Saturday, October 20, 2012
Do you do what you do because you are compelled by personal accomplishment, a curiosity or inquiry, or for Fame and Glory?
If you do it for the first reasons, then failure does not bother you. You try, you fail. You try again. And again. Fame and Glory will come of the own accord, when success is reached. Failure, is always an option. If you do it for the latter, what price, what lengths will you go to, to succeed, or gloss over a failure? Do you make excuses, try to find the silver lining, or partial success?
In an adventure, I have heard it said, the two best times are the planning, and the bragging once you get home. I think that is truly the scope of the Fame and Glory seekers. It seems this is a modern, or recent thing, but then again maybe not. Did old-time explorers trump up their accomplishments? Did they do it for fame, or to satisfy the pressure of investors looking to cash in on the publicity?
I read Admiral Byrd's account of his time on the south pole. He really was driven by a curiosity, but then he also had to answer to investors. That is a pressure I'm sure he would have done without, if he could have.
Are we satisfied with our adventures? Or do the accolades of our peers mean as much as the thing itself?
It's a hard question. And be careful when alcohol is involved.
Monday, October 15, 2012
I ran the Kettle a few weeks ago. The whole thing. Southern Kettle Moraine forest, end to end, and back again. 63 miles. It took 15 hours, but time was beside the point.
It wasn't much. It was not a big thing. It was a small thing. Big things, personal things are shock waves through your system. Those things that you never forget. The birth of your children, the death of your parents. Marriage. Divorce. Big gain. Big loss.
Still, it meant something to me. I struggle all the time with trying to verbalize why, and what it meant to me. The questions come up about it. The usual questions really. "Don't you get bored..." Do you listen to music"... "why did you do it..."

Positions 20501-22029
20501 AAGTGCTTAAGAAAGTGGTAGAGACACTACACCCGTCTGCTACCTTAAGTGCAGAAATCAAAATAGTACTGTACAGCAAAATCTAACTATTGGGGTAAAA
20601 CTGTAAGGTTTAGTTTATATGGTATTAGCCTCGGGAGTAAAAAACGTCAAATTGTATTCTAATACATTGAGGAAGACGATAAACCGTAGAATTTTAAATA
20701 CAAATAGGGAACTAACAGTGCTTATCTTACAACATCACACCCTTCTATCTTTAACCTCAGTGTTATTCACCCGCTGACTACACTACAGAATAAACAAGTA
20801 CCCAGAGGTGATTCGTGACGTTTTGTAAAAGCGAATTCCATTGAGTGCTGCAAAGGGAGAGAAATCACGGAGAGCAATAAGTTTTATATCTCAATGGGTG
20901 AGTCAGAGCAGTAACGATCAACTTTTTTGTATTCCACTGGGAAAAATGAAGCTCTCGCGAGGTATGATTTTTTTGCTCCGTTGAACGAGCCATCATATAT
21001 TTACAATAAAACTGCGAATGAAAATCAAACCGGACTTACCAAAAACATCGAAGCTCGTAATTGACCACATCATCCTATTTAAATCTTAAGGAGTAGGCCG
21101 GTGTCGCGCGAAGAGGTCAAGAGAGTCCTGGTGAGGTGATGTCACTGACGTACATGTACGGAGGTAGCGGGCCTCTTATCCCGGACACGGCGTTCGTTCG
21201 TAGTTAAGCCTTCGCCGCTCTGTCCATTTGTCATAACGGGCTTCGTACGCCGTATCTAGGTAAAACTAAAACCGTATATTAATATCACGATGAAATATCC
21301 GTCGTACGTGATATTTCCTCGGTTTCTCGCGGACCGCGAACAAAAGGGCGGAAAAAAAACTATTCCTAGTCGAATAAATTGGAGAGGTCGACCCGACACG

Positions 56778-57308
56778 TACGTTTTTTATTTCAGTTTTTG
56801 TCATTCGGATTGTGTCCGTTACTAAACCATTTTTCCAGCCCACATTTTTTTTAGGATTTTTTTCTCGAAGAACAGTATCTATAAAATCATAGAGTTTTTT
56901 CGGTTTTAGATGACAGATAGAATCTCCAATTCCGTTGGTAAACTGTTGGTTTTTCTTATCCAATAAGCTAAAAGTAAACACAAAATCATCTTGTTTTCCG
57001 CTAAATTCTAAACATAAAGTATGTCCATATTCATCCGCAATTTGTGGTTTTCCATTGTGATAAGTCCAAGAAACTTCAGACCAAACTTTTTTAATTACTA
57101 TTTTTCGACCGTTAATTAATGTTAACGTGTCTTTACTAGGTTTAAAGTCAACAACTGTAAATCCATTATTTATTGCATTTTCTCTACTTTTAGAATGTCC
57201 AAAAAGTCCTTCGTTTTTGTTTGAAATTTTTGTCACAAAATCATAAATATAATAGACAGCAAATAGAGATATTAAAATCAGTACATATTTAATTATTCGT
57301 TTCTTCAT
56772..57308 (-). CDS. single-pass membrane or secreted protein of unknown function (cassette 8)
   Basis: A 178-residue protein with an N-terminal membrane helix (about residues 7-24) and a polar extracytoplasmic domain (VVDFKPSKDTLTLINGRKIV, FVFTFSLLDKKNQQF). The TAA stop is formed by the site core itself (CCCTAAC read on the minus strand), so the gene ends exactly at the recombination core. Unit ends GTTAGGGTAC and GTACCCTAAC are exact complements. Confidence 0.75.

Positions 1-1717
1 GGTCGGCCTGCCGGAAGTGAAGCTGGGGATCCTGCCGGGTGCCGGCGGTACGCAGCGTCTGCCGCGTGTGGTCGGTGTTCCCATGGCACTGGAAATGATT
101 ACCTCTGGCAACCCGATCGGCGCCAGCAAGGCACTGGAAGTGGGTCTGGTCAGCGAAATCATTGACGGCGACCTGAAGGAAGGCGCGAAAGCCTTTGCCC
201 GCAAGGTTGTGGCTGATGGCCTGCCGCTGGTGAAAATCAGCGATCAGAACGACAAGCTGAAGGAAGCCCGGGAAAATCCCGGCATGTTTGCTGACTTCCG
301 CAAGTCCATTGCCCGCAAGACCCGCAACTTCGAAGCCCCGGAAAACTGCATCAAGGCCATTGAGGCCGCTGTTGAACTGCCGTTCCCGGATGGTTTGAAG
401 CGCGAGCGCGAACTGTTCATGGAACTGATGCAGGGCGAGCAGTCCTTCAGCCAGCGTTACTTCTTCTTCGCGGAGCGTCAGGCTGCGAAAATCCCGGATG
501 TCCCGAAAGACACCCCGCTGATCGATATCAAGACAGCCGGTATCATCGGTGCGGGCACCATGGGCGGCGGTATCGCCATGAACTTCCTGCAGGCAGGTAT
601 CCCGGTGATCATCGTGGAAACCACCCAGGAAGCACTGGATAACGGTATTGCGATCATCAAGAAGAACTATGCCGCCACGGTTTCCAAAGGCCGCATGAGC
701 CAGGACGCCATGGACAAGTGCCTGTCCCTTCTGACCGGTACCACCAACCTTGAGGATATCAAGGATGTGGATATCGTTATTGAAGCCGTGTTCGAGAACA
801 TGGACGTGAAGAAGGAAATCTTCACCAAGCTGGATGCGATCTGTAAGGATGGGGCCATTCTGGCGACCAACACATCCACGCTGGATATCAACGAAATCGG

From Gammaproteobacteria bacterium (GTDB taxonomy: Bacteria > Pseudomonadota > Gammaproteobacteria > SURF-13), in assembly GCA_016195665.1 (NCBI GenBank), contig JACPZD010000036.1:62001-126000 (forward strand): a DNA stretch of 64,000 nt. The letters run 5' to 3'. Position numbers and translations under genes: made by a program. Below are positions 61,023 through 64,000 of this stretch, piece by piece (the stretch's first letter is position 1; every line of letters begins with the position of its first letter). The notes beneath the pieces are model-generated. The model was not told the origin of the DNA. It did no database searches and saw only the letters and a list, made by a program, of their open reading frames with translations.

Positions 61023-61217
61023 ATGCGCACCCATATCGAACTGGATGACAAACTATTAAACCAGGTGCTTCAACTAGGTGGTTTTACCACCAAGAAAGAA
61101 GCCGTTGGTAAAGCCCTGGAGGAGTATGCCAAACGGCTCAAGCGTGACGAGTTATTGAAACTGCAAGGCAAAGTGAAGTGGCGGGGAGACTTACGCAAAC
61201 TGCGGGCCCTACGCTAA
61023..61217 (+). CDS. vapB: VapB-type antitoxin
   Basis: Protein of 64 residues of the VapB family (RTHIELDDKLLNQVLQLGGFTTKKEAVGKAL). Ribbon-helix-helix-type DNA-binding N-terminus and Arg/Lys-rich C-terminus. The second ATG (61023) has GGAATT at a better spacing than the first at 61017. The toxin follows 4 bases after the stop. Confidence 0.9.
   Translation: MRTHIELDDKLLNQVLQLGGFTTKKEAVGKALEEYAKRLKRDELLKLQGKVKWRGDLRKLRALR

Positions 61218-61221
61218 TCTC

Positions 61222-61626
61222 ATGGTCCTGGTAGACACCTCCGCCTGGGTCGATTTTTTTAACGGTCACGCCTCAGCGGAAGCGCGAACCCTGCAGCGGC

Hard to answer, even to my running friends. But the answer to the 'why' is hard to verbalize for me, and when I try I get some quizzical looks, like I am some kind of spiritual kook. So I just shake my head and say "No, I don't get bored, or listen to music, I just run, and I just wanted to see if I could do it".
It's a hard thing for many to understand, but the first thing that had to go was other things to distract. Aid stations, drop bags, people. When there other people there, no matter how tired you are, you still hold onto that semblance of self, the persona you want other people including yourself to see. I needed to remove that. All of it.
I didn't want distraction. I wanted the empty. I listen for it. That moment when your mind finally shuts off so you can pay attention and listen. It is a wordless, quiet thing.
It wasn't about the mileage. It wasn't about conquest of a trail, or any competitors. I wasn't fighting, I was embracing. I wasn't turning away, distracted, I was looking. Really what I was after was something deeper. I wanted to open wide, and have the trail swallow me whole.
It all sounds kind of hokey. Kind of new-agish. But it's the most real I can write it.
Addendum, a quote lifted from iRunFar:
…the moment we peer beneath this surface of things, the moment we look through the tranquil reflection of ourselves and the clouds above us, down into the clear, fluent, unfathomable depth of nature, how startling is the silence of it, how amazing the flow of life, how absorbing the mystery. Unceasingly the essence of things is taking shape in the matter of things, and this unspeakable process we call birth and growth. Awhile the spirit and the matter fade away together, and it is this that we call decadence, death. These two happenings seem jointed and interdependent, blended into one like a bubble and its iridescence, and they seem borne along upon a slowly moving air. This air is wonderful past all understanding. -Louis Sullivan